Gateway to the Classics: Tommy Smith's Animals by Edmund Selous
Tommy Smith's Animals by  Edmund Selous

The Hare

"When you've read through this chapter, I'm sure you'll declare

That you hate everybody who hunts the poor hare."

W HAT a beautiful day it was! How bright the sun shone, and how pleasantly the birds were singing,—for it was the lovely season of spring. All the air was full of melody, so that it seemed to Tommy Smith as if he had somehow got inside a very large musical box, which would  keep on playing. And so he had, really, only it was Nature's great musical box,—the music was immortal, and the works were alive.

Far up in the sky the lark was doing his very best to please little Tommy Smith and everybody else, for he made whoever heard him feel happier than they had felt before. But what was little Tommy Smith doing to show how grateful he was to the bird that gave him so much pleasure? Why, I am sorry to say that he was trying to find the poor lark's nest, so that he might take away the eggs which were in it,—those eggs which the mother lark had been taking so much trouble to keep warm, so that little baby larks might come out of them, which she meant to feed and take care of till they were grown up, and could fly and sing like herself. It was the thought of those eggs, and of the mother bird sitting upon them, which made the lark himself sing so gladly up in the air, for, when he looked down, he fancied he could see them; and he knew that there was someone waiting for him there who would be glad to see him again, when he came down to roost. But Tommy Smith did not think of this, for nobody had talked to him about it. All he thought of was how he could get the eggs, so that he could take them away with him, and show them to other boys.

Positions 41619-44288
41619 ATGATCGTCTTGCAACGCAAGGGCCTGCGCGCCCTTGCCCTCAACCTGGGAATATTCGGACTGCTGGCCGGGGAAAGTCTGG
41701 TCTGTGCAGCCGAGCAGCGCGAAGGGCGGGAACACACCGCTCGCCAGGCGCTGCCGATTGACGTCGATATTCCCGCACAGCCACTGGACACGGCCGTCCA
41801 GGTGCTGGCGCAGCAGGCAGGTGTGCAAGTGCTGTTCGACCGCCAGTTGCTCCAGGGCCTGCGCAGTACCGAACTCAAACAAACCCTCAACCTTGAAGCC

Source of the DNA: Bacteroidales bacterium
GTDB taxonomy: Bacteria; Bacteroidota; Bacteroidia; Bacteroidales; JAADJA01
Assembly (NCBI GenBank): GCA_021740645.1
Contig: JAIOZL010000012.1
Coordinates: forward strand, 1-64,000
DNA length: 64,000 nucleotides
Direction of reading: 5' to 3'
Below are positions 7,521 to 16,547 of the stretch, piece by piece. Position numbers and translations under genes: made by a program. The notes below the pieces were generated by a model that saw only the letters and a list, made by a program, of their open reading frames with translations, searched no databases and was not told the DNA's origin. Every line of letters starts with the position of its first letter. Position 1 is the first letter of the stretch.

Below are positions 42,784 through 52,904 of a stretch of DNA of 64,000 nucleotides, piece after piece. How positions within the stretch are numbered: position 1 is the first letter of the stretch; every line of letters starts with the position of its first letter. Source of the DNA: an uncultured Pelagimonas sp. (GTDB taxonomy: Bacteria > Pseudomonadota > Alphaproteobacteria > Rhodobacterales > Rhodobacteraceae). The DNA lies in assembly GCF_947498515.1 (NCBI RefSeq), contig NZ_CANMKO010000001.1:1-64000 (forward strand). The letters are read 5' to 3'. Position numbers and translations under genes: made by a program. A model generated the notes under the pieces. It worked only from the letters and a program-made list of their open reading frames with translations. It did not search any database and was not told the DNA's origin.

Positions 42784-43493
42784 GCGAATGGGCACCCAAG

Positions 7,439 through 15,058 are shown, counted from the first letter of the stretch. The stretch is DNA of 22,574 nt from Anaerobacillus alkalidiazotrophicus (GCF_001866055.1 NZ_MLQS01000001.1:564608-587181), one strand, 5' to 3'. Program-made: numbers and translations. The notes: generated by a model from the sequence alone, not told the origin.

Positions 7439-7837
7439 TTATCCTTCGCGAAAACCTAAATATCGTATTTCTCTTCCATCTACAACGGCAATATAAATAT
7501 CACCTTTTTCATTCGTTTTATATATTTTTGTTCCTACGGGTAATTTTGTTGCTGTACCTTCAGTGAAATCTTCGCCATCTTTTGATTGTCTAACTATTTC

Ah! what was that? How gracefully the cowslips waved, and up went a lark into the sky; and as he rose he seemed to shake a song out of his wings. Tommy Smith thought there was sure to be a nest close to where he had risen, so he went to look; but before he had got to the place, away went something—something brown like a lark, but ever so much larger, and, instead of flying, it galloped along over the ground; so, you see, it was not a bird at all. What was it? Tommy Smith knew well enough, for he had often seen such an animal before. "Ha!" he cried. "Puss! puss! A hare! a hare!" and he sent the stick which he had in his hand whizzing after it; but, I am glad to say, he did not hit it.

The hare did not seem so very frightened. Perhaps he knew that he could run away faster than any stick thrown by a little boy could come after him. At any rate, before he had gone far, he stopped, and then he turned round, and raised himself right up, almost on his hind legs, and looked back at Tommy Smith.

"Well," he said, as Tommy Smith came up; "you see you cannot catch me."

"No," said Tommy Smith—he was getting quite accustomed to having talks with animals,—"you run too quickly."

"For my part," said the hare, "I wonder how any little boy who has a kind heart can like to tease and frighten a poor, timid animal who is persecuted in so many ways as I am."

"What do you mean by 'persecuted'?" said Tommy Smith. "That is a word which I don't understand. It is too long for me."

"It is a great pity," the hare went on, "that a little boy should always be doing  something which he does not know the word for. To 'persecute' people is to be very cruel to them, and whenever you hurt, or annoy, or frighten, or ill-treat any of us animals, then you are persecuting us."

"If I had know that," said Tommy Smith, " I would not have done it."

"Then you mustn't do it any more," said the hare; "and especially not to me, because I have so many enemies who are always trying to injure me."

"Why, what enemies have you?" said Tommy Smith.